The Blue and the Gold (and the Green)
Few universities are as indebted to their alumni as the University of Notre Dame. Case in point: In 1879, when a fire destroyed its Main Building — which at the time housed virtually the entire university — only 35 years after it was founded, it was alumni from Chicago who rallied to raise funds to rebuild it. Their support not only got the university back on its feet, but it also set it on a path of growth that hasn’t yielded to this day.
The rebuilt golden-domed Main Building, perhaps the most recognizable image representing Notre Dame besides its logo — ubiquitous during college football season — is now one of 137 buildings that make up the university’s campus. Recent surveys conducted by U.S. News & World Report, TIME and Kiplinger’s, to name a few, rate Notre Dame among the nation’s top 25 institutions of higher learning. It also was ranked fifth in a listing of “dream schools” by parents in a survey by The Princeton Review and was named one of the “New Ivies” in American higher education by The Wall Street Journal.
The alumni support that rebuilt the university in the late 1800s also laid the groundwork for what has become a worldwide network of Notre Dame grads. Eighteen years after the founding of the alumni association in 1868, the Chicago alumni formed the first Notre Dame alumni club. Today, there are more than 275 local Notre Dame alumni clubs around the world, and their contributions to Notre Dame and its community are invaluable.
Clubs connect alumni with each other and the university, and they offer a variety of programs and events, including the Hesburgh Lecture Program — named after the Rev. Theodore Hesburgh, president emeritus and former president of Notre Dame for 35 years — where some of Notre Dame’s most noted faculty travel around the country to alumni clubs to deliver lectures on their topic of expertise. Lou Nanni, vice president for university relations at Notre Dame, says this year the program will feature somewhere between 75 and 80 lectures. Clubs also give scholarships to current students and organize community service, continuing education and career networking.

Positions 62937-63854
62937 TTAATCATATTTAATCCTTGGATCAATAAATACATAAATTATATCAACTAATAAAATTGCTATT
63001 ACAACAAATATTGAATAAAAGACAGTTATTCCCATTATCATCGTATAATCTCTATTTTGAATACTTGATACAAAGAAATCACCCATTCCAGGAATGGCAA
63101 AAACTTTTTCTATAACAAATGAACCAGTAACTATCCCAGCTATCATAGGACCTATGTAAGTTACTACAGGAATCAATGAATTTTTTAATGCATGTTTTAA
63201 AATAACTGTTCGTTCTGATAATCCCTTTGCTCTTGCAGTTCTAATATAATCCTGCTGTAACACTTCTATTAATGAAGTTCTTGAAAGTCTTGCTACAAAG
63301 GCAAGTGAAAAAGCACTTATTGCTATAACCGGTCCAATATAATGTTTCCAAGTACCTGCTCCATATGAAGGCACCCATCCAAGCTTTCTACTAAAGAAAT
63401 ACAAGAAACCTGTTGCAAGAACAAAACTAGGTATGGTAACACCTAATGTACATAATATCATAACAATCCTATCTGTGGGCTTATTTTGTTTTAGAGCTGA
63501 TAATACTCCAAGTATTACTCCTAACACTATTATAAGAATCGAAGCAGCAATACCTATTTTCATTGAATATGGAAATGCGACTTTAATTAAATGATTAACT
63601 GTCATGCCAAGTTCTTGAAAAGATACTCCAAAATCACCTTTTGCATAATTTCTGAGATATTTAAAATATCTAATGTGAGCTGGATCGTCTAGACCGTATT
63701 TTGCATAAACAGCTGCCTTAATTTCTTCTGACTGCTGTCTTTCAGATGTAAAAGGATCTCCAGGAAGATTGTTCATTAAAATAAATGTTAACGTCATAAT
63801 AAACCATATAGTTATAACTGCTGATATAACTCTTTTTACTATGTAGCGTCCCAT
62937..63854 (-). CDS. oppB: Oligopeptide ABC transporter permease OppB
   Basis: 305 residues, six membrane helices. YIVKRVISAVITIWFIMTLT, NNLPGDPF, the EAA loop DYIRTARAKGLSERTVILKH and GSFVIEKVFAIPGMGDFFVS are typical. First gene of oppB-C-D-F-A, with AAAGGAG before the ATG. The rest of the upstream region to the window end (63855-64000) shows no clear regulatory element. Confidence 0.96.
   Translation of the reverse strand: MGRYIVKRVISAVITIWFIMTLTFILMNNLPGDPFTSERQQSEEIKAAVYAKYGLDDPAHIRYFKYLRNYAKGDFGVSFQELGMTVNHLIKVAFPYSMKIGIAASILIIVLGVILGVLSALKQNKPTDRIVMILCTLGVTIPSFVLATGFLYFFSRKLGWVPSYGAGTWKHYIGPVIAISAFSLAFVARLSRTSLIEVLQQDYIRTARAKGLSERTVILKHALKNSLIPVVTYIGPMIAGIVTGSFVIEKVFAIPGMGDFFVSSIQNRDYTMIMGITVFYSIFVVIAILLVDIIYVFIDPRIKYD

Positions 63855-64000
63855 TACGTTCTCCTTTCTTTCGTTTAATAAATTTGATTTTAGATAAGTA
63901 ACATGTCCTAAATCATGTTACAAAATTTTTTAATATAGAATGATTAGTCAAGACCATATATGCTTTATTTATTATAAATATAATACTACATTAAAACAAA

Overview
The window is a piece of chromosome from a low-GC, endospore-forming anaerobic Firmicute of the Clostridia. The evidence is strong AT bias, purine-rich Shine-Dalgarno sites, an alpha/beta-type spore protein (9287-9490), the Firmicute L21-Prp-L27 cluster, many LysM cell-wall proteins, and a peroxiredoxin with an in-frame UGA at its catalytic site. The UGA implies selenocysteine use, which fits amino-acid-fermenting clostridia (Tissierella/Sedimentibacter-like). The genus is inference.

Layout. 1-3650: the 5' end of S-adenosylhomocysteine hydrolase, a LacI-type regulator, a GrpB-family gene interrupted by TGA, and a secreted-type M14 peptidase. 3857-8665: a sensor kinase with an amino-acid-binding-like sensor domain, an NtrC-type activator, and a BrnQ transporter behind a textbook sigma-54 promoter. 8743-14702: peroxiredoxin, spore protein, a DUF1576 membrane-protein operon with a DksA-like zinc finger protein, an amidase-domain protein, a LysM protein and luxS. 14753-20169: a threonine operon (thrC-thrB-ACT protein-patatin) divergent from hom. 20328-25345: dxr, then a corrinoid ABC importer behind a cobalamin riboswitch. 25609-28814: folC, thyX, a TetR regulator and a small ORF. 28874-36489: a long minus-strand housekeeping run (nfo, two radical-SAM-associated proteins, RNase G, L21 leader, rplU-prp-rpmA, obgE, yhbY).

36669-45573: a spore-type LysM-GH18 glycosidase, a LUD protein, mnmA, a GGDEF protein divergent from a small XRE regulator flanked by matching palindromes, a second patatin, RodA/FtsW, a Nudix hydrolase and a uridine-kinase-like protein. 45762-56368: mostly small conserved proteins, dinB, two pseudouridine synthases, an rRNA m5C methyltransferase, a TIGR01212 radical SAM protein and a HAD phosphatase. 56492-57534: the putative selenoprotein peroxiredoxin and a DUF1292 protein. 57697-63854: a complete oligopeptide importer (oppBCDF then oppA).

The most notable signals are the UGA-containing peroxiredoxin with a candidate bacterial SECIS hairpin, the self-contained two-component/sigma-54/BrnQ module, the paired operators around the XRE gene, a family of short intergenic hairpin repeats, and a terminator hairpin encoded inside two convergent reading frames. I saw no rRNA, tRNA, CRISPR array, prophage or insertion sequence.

The Notre Dame Alumni Club of Los Angeles, for example — awarded the Outstanding Club Award by the Notre Dame Alumni Board’s Clubs Committee earlier this year — actively participated in community-service projects, provided scholarships to 72 Notre Dame students last year and raised $500,000, which it gifted to the university to endow the Cross-Cultural Leadership Intern Program in Los Angeles.
The alumni club network has continued to grow, to the point where a Cape Cod club recently formed so that alumni in that area don’t have to travel to the Boston club or to a club in Rhode Island. Nanni says the formation of this club signaled the need for alumni services that transcend geography.
The Notre Dame Alumni Association had developed a presence online in 1998, something Chris Bellairs, associate executive director of the alumni association, says he’s pretty proud of considering in 1998 Google still was two guys working out of a garage in Menlo Park, Calif. But from 2001 to just recently, it didn’t make a lot of advancements.
“I think that you would find that same dynamic at other universities as well — where they knew that you had to be online, but they did not know how to evolve the product,” Bellairs says. “And online, if you’re not constantly evolving, you’re out of business.
“I think some other universities are in a similar situation to what we were in, where they had something and then woke up one day and found out that it had been passed by,” he adds. “And consumers — their standard is not other university Web sites. Their standard is eBay, Amazon, MSN; so if we fell behind to people like that, as far as our alums were concerned, we were behind.”